THROWBACK THURSDAY: Smoking fines stiffen

Mid-’70s law alludes to end of public smoking

New+legislation+in+1975+imposed+strict+punishment+for+smoking+in+prohibited+areas+as+part+of+a+relatively+new+movement.+The+Americana+theater%2C+which+used+to+have+a+designated+smoking+area%2C+is+now+the+Yarborough+branch+of+the+Austin+Public+Library+system.

Sally Butler

New legislation in 1975 imposed strict punishment for smoking in prohibited areas as part of a relatively new movement. The Americana theater, which used to have a designated smoking area, is now the Yarborough branch of the Austin Public Library system.

Kelly Martin and Kathy Murchison

“No smoking. Smoking is prohibited by state law. Violations are punishable by a fine not to exceed $200.”

Students and faculty noticed this as they came into the building the first week of school.

Even though school officials now have the right to call in the law to take care of breaches of this policy, it is felt that there will probably be no need to do so.”

According to the Limited Smoking Bill of Texas Legislature recently passed, smoking is now illegal in public facilities, secondary schools, elevators, movie houses, enclosed theaters, libraries, museums, transit system buses, inter-state buses, planes and trains. Violation of this bill is considered a Class C misdemeanor with a fine not to exceed $200.

It is legal to smoke in designated areas in public places. The Americana theater follows this example by naming the side section of the theater for smokers.

Assistant Principal Mr. Roy Coers said, “I have always thought it a matter of politeness not to smoke in certain places. I am really sorry that a law has had to take the place of politeness.”

The new bill really doesn’t have a drastic effect on students here. “I can’t see that it has made any difference, students never smoked in the building before,” said Kathy Peeples.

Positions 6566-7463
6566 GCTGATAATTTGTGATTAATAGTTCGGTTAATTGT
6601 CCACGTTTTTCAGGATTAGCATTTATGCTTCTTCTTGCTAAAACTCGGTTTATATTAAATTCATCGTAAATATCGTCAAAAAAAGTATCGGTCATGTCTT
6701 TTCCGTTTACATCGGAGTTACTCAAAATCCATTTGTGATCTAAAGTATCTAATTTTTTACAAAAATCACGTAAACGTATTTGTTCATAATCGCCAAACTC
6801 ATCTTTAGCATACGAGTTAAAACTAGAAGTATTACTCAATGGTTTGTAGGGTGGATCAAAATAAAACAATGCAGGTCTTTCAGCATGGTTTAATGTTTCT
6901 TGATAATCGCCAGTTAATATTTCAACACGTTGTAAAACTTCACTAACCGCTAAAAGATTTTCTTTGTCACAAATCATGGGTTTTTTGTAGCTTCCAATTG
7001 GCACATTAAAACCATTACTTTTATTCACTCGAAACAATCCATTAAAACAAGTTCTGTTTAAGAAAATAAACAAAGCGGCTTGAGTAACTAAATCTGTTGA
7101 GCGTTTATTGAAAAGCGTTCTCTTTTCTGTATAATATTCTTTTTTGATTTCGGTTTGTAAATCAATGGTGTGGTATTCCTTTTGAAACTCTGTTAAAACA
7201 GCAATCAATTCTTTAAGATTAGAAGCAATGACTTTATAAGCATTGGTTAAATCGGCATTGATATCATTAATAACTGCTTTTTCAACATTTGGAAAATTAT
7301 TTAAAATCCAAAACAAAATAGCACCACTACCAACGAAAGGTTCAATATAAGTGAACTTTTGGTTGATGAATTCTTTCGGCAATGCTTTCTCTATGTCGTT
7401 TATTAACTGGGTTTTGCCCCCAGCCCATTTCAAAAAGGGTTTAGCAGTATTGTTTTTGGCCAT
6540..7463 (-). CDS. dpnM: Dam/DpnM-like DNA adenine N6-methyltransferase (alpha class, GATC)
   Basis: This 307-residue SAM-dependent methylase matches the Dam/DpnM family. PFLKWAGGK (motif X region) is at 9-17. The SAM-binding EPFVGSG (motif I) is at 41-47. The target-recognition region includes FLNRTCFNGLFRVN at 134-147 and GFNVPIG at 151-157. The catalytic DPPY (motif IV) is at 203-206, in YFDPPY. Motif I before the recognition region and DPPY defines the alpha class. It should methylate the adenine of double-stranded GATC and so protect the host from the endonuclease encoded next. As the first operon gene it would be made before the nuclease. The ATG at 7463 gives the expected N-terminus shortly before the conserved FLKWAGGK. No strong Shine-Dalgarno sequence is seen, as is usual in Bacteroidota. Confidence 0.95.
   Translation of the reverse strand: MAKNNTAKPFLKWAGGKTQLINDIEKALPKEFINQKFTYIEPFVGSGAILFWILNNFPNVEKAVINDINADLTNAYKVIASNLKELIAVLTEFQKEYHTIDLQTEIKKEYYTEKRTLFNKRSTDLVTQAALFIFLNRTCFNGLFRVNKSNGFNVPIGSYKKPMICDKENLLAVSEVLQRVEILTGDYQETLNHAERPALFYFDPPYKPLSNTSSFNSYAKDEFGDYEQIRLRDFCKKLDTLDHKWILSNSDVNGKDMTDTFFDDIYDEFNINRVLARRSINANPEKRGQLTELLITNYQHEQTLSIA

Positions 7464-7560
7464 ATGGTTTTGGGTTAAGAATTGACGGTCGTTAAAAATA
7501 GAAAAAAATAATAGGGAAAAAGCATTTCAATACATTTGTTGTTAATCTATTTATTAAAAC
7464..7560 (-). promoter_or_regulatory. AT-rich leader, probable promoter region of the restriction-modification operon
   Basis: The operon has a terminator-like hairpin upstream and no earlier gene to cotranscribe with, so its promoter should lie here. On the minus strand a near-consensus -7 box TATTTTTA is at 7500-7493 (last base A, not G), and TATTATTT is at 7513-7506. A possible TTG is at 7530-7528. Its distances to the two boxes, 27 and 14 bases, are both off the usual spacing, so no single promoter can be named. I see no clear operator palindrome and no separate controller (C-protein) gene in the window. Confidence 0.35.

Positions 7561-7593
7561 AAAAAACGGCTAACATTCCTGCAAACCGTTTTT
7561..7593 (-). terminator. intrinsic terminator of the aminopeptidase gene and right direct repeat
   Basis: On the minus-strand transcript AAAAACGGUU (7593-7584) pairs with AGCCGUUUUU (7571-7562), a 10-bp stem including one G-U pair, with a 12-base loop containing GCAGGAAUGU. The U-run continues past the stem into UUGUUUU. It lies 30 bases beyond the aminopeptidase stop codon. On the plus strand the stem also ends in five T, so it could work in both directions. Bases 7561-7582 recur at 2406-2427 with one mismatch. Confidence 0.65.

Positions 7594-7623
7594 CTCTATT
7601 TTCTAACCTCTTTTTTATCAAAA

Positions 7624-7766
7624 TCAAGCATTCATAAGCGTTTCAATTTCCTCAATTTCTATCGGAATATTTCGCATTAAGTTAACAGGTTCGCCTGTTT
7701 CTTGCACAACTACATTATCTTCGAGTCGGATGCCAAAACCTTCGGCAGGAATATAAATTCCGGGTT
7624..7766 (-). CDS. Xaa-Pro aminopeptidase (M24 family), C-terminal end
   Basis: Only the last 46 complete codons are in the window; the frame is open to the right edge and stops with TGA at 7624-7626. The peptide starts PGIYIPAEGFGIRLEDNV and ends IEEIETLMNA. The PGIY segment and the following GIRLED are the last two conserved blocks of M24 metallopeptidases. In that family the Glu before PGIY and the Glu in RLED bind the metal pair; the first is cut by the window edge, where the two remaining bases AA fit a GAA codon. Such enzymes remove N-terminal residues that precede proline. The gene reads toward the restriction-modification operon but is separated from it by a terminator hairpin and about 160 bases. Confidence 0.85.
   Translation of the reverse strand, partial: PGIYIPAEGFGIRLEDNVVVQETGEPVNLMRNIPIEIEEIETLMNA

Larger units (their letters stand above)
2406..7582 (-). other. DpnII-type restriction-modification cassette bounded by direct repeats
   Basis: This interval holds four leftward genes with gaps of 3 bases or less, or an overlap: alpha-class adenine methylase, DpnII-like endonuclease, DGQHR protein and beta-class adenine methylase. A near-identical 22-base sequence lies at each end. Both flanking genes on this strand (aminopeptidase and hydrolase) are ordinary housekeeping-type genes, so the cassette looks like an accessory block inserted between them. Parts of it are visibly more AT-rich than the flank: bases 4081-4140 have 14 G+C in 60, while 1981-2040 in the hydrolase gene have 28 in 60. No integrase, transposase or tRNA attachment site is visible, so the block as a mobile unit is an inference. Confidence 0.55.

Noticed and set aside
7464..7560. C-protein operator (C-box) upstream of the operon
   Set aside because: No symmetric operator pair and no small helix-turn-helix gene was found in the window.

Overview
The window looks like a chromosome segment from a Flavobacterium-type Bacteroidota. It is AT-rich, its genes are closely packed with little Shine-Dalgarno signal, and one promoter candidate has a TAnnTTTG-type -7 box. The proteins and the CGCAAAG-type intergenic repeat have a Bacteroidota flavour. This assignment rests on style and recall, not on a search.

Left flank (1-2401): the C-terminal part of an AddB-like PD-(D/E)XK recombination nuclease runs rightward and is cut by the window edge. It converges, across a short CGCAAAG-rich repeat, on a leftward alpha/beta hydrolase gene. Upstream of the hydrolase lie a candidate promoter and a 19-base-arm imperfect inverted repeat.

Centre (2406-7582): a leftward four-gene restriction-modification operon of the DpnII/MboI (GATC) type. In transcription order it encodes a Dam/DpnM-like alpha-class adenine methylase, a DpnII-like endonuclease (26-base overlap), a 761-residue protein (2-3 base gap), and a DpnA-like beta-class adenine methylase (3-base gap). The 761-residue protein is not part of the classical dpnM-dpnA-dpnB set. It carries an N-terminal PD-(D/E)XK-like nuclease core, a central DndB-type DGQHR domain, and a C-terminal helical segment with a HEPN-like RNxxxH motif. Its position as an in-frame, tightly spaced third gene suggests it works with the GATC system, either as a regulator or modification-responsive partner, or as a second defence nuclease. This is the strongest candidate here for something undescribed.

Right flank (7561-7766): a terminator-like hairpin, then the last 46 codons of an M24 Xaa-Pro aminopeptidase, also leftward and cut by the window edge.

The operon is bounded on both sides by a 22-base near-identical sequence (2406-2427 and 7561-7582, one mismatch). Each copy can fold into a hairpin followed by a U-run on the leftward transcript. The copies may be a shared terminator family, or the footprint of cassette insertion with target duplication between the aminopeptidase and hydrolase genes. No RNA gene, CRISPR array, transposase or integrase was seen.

If a student is caught smoking in the halls, he or she will be school disciplined. Depending upon the severity of the case, the student will be reprimanded.

An ash try, cigarette pack and Alamo-branded lighter are pictured inside an Alamo Drafthouse movie theater. According to the Limited Smoking Bill of Texas Legislature passed in the 1970s, smoking is now illegal in public facilities, secondary schools, elevators, movie houses, enclosed theaters, libraries, museums, transit system buses, inter-state buses, planes and trains. Photo accessed on the Sean Mason Flickr account. Reposted here with permission under a creative commons license.

Even though school officials now have the right to call in the law to take care of breaches of this policy, it is felt that there will probably be no need to do so.

“I don’t anticipate that any case will arise where we need to have the law to handle smoking problems at McCallum,” Mr. Coers said .

Students were never allowed to smoke in the building, so it is really only the faculty who have to watch where they “light up.”

This story was originally published in The Shield on Sept. 26, 1975.